Health Law in the Literature

Davis, Dena S. Legal Trends in Bioethics (review), Journal of Clinical Ethics. 1996: 7(2): 187-90

This article reviews current legislative and judicial action in the areas of abortion, AIDS, death and dying, payments to Christian Science practitioners, reproductive issues and torts.

Schneider, C.E. (1994). Bioethics In the language of the law. Hastings Center Report. 24(4): 22.

The author argues that law is a language of social regulation. But, as a vehicle for discussing morally consequential issues like those in bioethical disputes, that legal language is limited and often inadequate.

Ethics Education

Paier, G., Miller, P. (1991). The Development of Ethical Thought in Long-Term Care. J. Gerontol. Nursing. 17(10): 28-31.

This is a description of a staff education program about ethical principles and how they influence decision-making in a long-term care facility. This educational program helped to define patients' rights and the caregivers' responsibilities.

Care at the End of Life

Bone, R. C. (1996). Lemonade: The Last Refreshing Taste. JAMA. 276(15): 1216.

A physician with a terminal disease offers peace to terminally ill patients in the hospital through a "physician-to-patient" sharing of feelings and thoughts. He states that physicians and other clinicians must learn to participate in human-to-human contact. He has found that all patients want help and hope even if at peace with their imminent death.

Byock, I. (1996). The Nature of Suffering and the Nature of Opportunity at the End of Life. Clinics in Geriatric Medicine 12 (2): 237-252.

A philosophic article on the process and nature of dying including the stages of preparation for death, the role of a life review, cultural and religious differences extant in the perception of suffering, and the role of suffering in dying. Byock states:" The touchstone of dying well -the sense of growing in the midst of dying- is for the experience to be important, valuable and meaningful for the person and his or her family." The touchstone of participation in dying well is for the clinician to be present, steadfastly providing care and support.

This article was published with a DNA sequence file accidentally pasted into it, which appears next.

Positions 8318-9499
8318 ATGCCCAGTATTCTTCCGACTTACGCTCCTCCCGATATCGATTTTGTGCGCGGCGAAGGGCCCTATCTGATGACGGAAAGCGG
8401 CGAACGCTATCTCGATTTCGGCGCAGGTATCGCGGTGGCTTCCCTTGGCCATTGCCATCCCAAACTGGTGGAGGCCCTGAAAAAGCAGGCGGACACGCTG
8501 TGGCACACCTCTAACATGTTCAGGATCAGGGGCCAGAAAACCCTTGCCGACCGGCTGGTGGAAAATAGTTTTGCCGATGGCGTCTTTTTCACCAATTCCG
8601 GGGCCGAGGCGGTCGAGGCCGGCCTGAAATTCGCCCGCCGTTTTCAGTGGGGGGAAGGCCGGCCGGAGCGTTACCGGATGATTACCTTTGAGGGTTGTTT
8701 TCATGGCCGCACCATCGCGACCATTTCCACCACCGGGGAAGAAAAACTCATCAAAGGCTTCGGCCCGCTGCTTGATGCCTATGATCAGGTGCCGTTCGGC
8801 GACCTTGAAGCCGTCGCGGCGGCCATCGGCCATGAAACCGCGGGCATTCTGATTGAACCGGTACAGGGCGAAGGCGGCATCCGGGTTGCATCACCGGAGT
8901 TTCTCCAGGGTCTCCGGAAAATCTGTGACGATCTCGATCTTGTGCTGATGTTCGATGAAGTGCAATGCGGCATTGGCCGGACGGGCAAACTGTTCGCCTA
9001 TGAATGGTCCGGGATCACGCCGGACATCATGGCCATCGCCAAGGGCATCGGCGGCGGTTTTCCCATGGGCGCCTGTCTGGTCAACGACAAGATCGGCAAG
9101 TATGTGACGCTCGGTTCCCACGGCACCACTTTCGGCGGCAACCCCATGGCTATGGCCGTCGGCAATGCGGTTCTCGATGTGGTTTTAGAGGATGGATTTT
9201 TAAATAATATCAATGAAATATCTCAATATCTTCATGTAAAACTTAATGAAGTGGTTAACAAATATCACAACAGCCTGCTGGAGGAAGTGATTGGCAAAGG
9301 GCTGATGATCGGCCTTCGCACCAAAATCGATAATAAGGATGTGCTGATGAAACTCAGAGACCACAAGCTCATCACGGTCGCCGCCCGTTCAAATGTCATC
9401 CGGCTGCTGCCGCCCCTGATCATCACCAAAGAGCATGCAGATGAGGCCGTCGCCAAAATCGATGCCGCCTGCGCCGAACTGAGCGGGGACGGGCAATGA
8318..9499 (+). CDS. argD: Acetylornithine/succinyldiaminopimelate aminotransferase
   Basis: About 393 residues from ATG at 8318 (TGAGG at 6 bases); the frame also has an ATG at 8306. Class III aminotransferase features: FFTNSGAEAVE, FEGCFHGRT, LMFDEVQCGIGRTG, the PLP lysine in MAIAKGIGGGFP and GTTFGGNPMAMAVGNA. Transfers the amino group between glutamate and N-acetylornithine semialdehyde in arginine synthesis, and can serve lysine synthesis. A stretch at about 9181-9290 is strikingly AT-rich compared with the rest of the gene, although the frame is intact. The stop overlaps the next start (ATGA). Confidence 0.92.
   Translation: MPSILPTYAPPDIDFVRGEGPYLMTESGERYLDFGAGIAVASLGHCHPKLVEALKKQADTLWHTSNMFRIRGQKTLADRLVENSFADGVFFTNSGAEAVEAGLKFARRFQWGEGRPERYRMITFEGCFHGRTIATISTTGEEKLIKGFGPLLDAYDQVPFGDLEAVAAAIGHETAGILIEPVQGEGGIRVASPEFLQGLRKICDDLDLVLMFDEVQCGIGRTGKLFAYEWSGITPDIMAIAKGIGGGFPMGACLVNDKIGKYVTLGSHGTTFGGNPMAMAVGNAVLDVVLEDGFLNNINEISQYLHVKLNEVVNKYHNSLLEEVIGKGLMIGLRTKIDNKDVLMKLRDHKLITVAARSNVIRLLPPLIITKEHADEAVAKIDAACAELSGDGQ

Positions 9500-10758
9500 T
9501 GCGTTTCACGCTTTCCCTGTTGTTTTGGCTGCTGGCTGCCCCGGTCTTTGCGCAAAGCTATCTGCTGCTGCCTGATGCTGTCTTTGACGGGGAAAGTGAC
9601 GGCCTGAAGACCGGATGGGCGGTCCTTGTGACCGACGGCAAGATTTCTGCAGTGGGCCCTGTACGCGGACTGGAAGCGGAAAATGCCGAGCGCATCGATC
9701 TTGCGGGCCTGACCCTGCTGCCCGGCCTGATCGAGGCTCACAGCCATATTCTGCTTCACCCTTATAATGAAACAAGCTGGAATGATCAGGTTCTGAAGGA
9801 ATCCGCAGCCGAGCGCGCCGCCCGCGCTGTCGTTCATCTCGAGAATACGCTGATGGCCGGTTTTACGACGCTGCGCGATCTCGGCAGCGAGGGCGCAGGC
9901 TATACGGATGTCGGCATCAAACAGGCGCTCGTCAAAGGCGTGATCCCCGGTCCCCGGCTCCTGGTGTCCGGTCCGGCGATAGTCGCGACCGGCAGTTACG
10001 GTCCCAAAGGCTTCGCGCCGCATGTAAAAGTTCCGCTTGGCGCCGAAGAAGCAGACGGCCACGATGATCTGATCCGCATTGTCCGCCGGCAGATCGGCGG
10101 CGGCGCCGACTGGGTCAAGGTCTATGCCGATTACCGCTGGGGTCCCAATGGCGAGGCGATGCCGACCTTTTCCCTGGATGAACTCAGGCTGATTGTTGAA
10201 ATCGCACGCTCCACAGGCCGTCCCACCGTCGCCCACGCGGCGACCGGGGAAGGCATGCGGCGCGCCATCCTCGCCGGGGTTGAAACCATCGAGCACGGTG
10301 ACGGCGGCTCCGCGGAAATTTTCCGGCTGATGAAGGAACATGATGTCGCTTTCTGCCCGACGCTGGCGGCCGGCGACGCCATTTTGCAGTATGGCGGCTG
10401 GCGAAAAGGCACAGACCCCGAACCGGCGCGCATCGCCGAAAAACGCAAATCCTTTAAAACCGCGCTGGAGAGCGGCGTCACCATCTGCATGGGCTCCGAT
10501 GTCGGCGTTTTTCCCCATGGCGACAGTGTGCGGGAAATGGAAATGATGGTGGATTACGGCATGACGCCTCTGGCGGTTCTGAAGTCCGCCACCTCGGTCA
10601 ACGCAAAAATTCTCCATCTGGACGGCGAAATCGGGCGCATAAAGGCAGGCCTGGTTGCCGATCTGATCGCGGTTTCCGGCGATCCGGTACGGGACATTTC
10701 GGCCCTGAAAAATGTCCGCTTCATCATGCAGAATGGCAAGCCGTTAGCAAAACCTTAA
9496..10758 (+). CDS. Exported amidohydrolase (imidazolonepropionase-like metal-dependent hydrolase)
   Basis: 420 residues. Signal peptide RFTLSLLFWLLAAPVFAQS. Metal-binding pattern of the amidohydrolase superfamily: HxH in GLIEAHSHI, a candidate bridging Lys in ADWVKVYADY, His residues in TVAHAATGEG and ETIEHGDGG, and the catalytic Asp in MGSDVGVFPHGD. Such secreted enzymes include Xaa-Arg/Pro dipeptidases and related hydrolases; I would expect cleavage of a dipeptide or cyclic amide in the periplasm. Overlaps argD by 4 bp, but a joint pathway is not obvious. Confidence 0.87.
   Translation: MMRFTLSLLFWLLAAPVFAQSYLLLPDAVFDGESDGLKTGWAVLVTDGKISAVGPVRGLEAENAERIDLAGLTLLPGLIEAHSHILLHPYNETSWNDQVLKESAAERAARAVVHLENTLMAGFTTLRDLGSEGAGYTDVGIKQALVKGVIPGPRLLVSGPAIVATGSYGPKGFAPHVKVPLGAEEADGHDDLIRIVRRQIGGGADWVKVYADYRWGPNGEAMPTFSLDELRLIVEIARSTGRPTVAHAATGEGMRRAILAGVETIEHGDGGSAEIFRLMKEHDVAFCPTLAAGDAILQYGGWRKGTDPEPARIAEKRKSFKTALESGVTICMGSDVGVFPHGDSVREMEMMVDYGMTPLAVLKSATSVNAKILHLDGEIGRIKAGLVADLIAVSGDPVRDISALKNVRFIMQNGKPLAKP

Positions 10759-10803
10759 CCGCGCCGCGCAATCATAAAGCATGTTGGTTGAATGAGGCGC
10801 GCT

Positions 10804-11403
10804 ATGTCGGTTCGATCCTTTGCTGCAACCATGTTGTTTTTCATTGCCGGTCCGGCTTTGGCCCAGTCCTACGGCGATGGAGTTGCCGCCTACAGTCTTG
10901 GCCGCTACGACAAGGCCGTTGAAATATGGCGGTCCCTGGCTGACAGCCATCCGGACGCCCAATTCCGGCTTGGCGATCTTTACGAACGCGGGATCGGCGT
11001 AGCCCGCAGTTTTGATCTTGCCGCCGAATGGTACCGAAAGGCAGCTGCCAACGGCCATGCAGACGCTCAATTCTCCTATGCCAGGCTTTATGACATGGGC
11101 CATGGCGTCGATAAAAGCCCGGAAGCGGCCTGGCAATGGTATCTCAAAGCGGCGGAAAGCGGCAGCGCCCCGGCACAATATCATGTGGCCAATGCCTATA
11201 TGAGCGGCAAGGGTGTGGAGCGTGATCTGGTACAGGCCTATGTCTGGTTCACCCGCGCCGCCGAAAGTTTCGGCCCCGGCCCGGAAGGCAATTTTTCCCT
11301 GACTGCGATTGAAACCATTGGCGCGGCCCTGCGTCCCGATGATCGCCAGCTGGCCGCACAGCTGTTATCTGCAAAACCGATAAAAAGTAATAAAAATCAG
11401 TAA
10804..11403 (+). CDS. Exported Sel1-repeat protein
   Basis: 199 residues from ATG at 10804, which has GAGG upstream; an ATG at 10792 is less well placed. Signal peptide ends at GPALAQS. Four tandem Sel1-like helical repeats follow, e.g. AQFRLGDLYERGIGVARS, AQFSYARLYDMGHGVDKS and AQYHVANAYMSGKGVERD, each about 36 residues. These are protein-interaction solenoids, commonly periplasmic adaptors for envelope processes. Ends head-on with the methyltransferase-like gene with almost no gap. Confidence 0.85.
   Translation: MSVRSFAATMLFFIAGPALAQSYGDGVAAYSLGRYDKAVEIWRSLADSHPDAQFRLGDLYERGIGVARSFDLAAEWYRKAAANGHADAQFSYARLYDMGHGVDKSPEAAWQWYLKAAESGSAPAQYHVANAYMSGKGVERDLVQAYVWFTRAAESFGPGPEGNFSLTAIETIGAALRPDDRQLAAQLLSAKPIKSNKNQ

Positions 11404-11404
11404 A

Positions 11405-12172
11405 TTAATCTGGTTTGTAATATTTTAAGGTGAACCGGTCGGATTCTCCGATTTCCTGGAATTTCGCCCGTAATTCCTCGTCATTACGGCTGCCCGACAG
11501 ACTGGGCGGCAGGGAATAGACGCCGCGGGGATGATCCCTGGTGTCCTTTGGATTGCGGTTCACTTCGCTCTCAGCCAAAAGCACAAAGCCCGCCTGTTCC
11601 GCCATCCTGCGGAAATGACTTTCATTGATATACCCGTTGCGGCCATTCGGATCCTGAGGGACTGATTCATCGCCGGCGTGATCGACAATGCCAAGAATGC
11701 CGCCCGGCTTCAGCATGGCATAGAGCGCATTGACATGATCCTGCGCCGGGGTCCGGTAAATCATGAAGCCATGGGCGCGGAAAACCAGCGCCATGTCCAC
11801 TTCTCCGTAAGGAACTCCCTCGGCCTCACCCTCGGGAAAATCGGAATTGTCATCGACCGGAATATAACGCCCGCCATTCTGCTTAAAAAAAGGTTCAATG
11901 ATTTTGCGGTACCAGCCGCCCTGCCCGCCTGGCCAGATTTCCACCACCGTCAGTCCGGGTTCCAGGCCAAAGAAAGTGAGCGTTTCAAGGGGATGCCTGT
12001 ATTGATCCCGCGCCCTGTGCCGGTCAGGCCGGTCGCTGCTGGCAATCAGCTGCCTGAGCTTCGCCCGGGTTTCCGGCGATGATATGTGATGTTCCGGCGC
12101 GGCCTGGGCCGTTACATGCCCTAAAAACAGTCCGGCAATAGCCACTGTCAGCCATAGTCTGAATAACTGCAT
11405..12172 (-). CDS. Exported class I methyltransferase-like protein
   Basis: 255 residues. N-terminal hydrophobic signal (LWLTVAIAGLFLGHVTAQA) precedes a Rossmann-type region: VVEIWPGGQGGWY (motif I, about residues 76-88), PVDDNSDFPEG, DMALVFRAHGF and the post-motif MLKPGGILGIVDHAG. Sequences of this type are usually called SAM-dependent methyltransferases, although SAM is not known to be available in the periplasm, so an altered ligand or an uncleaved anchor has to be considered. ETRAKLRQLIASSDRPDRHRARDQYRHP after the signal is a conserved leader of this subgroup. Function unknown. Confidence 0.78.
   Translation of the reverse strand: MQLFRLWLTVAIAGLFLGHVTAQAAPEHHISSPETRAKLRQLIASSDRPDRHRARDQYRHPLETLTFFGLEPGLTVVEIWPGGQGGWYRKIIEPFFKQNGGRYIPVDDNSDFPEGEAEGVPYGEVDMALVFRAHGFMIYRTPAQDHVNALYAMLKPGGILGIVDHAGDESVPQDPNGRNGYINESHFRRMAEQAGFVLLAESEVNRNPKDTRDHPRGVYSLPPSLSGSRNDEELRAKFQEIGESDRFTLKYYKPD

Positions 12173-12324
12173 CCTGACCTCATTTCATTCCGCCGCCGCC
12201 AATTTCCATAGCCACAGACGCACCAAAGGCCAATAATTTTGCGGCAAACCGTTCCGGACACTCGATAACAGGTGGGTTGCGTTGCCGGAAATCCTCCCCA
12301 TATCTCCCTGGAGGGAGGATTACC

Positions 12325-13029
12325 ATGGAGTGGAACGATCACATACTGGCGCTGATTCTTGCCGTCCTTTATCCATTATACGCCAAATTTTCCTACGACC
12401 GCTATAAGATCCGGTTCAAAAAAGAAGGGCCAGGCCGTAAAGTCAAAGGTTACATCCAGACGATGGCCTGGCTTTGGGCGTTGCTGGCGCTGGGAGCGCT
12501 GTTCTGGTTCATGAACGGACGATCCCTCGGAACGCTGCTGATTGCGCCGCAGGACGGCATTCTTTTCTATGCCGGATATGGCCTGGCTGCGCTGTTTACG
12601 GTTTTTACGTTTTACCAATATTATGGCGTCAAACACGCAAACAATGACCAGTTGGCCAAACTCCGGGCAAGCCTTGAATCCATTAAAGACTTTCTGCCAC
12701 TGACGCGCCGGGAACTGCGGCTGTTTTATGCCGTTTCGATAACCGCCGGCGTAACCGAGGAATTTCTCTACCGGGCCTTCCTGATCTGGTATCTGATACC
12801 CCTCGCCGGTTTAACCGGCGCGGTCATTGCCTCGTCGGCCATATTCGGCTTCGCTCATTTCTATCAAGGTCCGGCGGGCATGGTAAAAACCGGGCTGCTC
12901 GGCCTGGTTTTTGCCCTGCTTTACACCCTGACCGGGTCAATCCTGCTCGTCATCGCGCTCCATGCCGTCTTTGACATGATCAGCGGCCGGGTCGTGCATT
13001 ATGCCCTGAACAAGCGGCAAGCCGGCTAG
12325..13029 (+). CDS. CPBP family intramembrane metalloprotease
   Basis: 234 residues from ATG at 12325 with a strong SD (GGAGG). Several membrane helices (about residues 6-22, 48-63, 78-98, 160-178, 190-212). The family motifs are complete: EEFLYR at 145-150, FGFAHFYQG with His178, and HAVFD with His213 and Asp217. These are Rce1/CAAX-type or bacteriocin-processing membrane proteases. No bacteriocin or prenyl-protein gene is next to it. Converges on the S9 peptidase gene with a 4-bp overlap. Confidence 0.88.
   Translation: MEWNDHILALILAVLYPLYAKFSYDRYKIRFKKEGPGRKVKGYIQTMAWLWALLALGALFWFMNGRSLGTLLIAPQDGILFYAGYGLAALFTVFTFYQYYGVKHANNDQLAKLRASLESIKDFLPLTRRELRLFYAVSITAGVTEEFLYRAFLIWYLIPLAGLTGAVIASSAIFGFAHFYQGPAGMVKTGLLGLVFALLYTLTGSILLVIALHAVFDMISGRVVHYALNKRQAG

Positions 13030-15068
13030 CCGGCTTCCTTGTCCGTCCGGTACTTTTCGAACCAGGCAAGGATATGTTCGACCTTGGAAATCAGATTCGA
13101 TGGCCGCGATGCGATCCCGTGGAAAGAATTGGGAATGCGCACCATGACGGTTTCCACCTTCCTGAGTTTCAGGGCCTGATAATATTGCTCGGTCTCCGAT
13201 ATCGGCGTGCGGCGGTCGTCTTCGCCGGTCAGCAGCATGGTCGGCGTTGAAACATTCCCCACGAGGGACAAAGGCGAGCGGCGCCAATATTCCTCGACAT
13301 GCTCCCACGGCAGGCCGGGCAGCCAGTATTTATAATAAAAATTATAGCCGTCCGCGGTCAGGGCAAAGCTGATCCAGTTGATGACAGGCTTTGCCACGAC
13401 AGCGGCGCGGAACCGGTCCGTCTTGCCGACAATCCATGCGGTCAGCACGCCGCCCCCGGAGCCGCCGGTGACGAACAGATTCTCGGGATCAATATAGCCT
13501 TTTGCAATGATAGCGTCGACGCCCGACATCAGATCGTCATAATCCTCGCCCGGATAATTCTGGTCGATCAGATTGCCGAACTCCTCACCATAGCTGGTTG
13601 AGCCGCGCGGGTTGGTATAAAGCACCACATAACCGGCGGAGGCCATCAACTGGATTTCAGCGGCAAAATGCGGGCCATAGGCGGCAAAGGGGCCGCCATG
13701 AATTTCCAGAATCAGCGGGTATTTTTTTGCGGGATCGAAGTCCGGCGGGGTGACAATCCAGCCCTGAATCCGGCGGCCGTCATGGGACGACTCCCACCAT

Health Care Reimbursement/ Managed Care

Friedman, E. (1997). Managed Care, Rationing, and Quality: A Tangled Relationship. Health Affairs.16 (3): 172-182.

"A profound redistribution of power and money" are ensuing as a result of a "massive increase in managed care enrollment." Regulatory governmental participation has been minimal even though the government spends huge sums on health. Critics' fears center on issues of quality, access for all, rationing, and fairness to all sectors of society (issues of social justice and equity). The author indicates that empirical information not patient satisfaction surveys are needed to evaluate patient care. Explanations to the public about managed care must be scrupulously honest and clearly communicated for acceptance.

Research Ethics

Rothman, D.J. (1982). Were Tuskegee & Willowbrook 'studies in nature'? Hastings Center Report, April, 5-7.

The author reviews two research studies that were carried out in the U.S. --the Tuskegee syphilis experiment and the Willowbrook hepatitis study. The author poses a number of questions about which research designs should be considered permissible when researchers want to observe the natural course of a disease, if that study requires that subjects be deprived of health care interventions. He raises serious ethical questions about these investigations and argues that the researchers in both cases based their natural experiments upon social rather than biological conditions and that neither ethics nor science gained much from observing the conditions of social deprivation in these investigations.

Weir, R.F., Peters, C. (1997). Affirming the decisions adolescents make about life and death. Hastings Center Report, 27 (6): 29-40.

This article discusses changes in the attitudes of parents, legal experts, and medical professionals toward the capacity and rights of adolescents with mature decision-making abilities to participate in major health care decisions and to give informed consent in both clinical and research settings. The authors review current state statues that govern the ability of minors to participate in health care decisions. They propose a set of practice guidelines for medical professionals and researchers who deal with adolescent patients and subjects.